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Re: Playground etiquette for kids...I think he handled this right
« Reply #26 on: January 11, 2013, 03:56:12 AM »
Obviously I don't know your son but that seems like an odd choice of words for an 8 year old.  I wonder if it's something that he's heard at school during a class/assembly on bullying and behaviour.  I think he handled it well to be honest but I am curious as to where he got the expression from.

Addy

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Re: Playground etiquette for kids...I think he handled this right
« Reply #27 on: January 11, 2013, 04:54:57 AM »
Obviously I don't know your son but that seems like an odd choice of words for an 8 year old.  I wonder if it's something that he's heard at school during a class/assembly on bullying and behaviour.  I think he handled it well to be honest but I am curious as to where he got the expression from.

The OP did say in post 22 that she has used the word ugly to describe swear words and disrespectful, bullying behaviour.

OP, I think your son did a pretty good job, but we can all improve with practice. I think you did well to speak to him about his phrasing, but hey, like you said, it's progress!

Snooks

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Re: Playground etiquette for kids...I think he handled this right
« Reply #28 on: January 11, 2013, 05:13:15 AM »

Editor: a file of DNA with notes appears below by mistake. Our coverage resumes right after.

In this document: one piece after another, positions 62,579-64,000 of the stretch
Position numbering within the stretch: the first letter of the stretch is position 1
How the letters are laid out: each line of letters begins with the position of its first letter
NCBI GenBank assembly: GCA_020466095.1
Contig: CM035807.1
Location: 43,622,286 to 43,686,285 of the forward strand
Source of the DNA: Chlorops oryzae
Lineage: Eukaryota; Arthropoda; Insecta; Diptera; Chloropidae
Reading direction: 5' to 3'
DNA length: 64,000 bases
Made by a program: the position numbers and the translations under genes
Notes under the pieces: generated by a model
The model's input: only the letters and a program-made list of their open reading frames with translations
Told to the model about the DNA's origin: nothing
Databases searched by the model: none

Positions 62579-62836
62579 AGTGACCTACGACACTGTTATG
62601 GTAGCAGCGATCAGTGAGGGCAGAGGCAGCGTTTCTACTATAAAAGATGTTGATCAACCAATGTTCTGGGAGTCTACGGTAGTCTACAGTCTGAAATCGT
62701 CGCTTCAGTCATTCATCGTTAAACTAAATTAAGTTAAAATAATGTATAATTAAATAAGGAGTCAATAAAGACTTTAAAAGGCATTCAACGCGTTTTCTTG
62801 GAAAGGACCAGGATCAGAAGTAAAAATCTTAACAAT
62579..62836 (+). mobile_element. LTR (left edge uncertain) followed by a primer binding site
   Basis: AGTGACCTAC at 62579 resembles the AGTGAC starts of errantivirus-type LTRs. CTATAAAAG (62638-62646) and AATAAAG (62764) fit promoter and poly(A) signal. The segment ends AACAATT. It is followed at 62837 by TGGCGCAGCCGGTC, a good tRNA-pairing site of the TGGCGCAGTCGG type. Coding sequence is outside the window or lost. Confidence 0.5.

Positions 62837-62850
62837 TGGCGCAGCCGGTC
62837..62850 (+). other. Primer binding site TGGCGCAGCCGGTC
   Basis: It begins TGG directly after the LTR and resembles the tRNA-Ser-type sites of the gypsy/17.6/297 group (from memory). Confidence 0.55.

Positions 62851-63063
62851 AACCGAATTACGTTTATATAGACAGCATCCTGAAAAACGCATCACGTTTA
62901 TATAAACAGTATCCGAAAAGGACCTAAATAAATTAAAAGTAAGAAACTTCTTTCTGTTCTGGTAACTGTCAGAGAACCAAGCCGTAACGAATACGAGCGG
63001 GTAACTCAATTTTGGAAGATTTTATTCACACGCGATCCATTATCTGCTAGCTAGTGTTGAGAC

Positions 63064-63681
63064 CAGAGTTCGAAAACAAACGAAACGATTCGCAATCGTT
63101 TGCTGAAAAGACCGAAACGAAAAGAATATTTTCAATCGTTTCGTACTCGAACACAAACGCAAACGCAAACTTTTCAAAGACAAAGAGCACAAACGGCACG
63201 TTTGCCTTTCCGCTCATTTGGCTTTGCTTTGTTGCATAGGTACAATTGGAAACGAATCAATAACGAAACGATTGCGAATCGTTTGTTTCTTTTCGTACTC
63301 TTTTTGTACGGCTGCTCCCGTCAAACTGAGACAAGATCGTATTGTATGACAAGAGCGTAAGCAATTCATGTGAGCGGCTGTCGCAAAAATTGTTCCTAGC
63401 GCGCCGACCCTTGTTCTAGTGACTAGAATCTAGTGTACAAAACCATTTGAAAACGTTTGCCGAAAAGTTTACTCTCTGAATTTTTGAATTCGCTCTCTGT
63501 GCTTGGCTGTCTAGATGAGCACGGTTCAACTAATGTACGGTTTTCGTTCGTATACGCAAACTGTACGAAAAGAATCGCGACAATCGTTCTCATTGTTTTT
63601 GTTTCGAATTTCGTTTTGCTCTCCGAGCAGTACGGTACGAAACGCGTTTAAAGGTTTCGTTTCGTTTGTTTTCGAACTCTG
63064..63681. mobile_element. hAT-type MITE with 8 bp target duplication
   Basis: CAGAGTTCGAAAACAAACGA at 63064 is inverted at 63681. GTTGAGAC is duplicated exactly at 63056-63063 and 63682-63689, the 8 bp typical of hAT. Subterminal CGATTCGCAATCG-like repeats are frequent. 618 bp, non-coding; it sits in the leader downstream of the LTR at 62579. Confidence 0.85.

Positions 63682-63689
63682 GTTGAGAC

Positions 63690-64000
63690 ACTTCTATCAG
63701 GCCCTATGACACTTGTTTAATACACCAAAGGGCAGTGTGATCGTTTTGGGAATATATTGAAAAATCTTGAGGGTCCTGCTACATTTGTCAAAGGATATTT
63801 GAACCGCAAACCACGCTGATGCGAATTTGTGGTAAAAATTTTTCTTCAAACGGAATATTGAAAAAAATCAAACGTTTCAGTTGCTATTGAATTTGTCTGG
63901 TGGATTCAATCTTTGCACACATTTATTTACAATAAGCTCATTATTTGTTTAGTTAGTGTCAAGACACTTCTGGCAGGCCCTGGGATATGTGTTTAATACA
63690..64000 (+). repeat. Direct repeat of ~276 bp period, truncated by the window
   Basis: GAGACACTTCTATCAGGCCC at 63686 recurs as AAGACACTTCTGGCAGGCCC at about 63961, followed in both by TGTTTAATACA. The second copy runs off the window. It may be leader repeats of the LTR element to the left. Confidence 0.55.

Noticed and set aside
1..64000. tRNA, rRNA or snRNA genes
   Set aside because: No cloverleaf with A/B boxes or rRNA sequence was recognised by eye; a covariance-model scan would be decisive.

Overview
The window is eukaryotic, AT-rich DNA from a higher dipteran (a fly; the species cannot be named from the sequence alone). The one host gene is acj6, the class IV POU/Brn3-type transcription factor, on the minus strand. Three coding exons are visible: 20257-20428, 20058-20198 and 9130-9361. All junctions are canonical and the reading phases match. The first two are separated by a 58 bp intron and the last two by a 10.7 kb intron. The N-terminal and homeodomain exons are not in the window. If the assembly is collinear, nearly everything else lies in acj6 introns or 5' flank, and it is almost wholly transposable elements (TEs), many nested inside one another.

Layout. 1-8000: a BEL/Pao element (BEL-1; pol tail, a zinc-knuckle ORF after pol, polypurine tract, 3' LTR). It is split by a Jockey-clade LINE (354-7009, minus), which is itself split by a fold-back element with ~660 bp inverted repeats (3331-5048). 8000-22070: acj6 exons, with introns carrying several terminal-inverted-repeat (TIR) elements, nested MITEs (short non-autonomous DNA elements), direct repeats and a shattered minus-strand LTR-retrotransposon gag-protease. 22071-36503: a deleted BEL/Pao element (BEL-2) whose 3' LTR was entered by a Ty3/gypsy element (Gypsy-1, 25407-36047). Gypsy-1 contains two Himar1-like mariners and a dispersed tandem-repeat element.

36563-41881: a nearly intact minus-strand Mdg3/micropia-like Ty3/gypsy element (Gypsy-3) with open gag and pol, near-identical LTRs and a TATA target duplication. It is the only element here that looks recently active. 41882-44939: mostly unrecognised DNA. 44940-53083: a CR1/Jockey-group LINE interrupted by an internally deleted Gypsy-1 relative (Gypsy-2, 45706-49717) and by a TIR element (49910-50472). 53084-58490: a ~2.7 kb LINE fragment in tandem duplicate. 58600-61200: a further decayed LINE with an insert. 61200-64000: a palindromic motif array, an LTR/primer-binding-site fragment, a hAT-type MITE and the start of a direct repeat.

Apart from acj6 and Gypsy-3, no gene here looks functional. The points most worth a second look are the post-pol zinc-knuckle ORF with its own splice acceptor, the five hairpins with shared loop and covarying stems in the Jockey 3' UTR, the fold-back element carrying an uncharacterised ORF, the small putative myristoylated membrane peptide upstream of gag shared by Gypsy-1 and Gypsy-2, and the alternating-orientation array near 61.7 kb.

Obviously I don't know your son but that seems like an odd choice of words for an 8 year old.  I wonder if it's something that he's heard at school during a class/assembly on bullying and behaviour.  I think he handled it well to be honest but I am curious as to where he got the expression from.

The OP did say in post 22 that she has used the word ugly to describe swear words and disrespectful, bullying behaviour.

Somehow I managed to miss the whole second page of this topic, apologies.

perpetua

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Re: Playground etiquette for kids...I think he handled this right
« Reply #29 on: January 11, 2013, 05:48:33 AM »
The OP's son was fine. Sometimes, people need to hear these things.

As for the suggested responses, they're all well and good, but he's eight. Expecting him to come up with calm adult responses to an insult is unrealistic.

He did good.